I completed the Davis Double Century (Highland route), my 6th double century this year. I had a strong performance for the first 160 miles or so, but the heat or something got to me around mile 160, and I could eat nearly nothing. Even my favorite licorice I could hardly make myself gag down even a few bits. No stomach upset, just a feeling of nausea and I could only eat a little for 7 hours afterwards. My car’s cooling system having failed, it was 7 hours after finishing that I got home around midnight—long day having been woken up at 2:30 AM and starting at 5:15 AM.
Last year I was half an hour faster, and clearly a better performance (193 vs 176 watts), but being impaired the last 30 miles or so and able to produce only ~170 watts and given the heat, I was very pleased with my performance overall, which was my best this year. As far as I can tell, I was one of the fastest riders, since only two people passed me the whole day (and they were pacelining each other, a major advantage)—though I can’t rule out someone starting earlier and riding faster. As usual I soloed it (never took any draft though I did pull the fast group for 10 miles or so, passing them all by mile 100). Those pacelining in a larger group save huge amounts of energy for many miles, which is the “smart” way to ride if you want a group-effort time that is an external assist, though many riders get very upset about that idea when put into those terms (cognitive dissonance I presume).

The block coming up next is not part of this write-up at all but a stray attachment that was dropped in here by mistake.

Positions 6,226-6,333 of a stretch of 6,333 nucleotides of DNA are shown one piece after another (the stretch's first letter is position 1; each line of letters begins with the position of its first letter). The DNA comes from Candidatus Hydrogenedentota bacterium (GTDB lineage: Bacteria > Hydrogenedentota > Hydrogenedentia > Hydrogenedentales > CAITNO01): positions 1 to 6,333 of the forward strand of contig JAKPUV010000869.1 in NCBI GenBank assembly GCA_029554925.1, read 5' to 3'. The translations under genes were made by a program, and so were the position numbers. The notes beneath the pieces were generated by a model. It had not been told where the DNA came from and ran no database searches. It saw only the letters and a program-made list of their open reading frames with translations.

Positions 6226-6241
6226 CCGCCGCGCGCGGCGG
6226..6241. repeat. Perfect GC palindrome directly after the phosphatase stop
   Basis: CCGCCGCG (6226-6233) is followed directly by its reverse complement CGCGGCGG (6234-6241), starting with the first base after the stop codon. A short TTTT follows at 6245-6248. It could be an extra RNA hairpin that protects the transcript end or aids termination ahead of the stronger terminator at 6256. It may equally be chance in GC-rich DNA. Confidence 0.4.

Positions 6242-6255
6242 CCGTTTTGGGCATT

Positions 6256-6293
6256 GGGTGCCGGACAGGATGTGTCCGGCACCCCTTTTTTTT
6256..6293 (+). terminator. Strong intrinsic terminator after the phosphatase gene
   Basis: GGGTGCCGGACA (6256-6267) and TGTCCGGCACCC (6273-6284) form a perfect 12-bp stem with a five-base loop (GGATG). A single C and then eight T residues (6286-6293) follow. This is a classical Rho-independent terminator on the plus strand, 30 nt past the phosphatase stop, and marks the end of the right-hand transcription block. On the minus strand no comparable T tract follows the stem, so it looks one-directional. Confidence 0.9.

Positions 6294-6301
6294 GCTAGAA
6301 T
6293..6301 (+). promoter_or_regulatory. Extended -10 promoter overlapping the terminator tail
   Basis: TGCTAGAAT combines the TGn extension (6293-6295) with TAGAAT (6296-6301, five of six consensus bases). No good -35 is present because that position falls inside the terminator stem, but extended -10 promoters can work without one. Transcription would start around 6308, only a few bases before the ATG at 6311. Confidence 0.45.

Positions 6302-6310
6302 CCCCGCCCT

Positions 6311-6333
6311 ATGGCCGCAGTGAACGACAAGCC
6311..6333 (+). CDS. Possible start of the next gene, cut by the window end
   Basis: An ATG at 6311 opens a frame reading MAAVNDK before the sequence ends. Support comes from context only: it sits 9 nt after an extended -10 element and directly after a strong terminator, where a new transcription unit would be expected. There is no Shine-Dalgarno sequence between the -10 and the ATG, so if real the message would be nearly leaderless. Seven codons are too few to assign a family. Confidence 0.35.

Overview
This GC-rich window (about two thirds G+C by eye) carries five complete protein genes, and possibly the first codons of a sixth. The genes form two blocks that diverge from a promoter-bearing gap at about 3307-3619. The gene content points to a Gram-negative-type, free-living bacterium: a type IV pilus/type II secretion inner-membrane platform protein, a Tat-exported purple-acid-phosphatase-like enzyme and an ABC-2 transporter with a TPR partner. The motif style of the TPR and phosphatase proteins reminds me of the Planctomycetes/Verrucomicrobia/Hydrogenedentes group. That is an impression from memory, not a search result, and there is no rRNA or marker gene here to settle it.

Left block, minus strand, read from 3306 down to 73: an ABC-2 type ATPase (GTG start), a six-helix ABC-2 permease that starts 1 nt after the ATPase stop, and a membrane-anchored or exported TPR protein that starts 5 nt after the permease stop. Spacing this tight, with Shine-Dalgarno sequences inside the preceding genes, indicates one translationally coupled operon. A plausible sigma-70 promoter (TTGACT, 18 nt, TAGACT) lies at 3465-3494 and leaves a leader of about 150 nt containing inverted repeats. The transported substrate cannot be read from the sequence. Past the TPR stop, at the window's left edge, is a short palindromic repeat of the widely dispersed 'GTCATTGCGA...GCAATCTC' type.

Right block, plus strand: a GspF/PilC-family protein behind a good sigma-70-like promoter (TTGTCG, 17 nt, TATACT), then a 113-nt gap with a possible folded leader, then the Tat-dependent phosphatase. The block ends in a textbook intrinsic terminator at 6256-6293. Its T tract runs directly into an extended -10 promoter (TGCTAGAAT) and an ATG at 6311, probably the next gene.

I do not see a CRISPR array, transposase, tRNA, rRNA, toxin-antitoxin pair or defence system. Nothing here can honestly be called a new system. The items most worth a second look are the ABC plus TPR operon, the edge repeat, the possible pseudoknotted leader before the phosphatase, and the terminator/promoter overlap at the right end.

Next up is the Eastern Sierra Double Century where the snow-capped mountains ought to be lovely this year and the fish nervous. I don't think I'll be as fast as 2016 and my chances of winning it as I did in 2015 are slim to none, as I’ve been fighting some fatigue problem for several months (allergies and perhaps food reactions). Cutting out all grains (not that I eat much wheat but I do adore Panda licorice now abandonded for the time being), and also peanuts seems to have helped in eliminating the bloating. But the heavy rain this year has every grass and tree and bush pollinating the air heavily.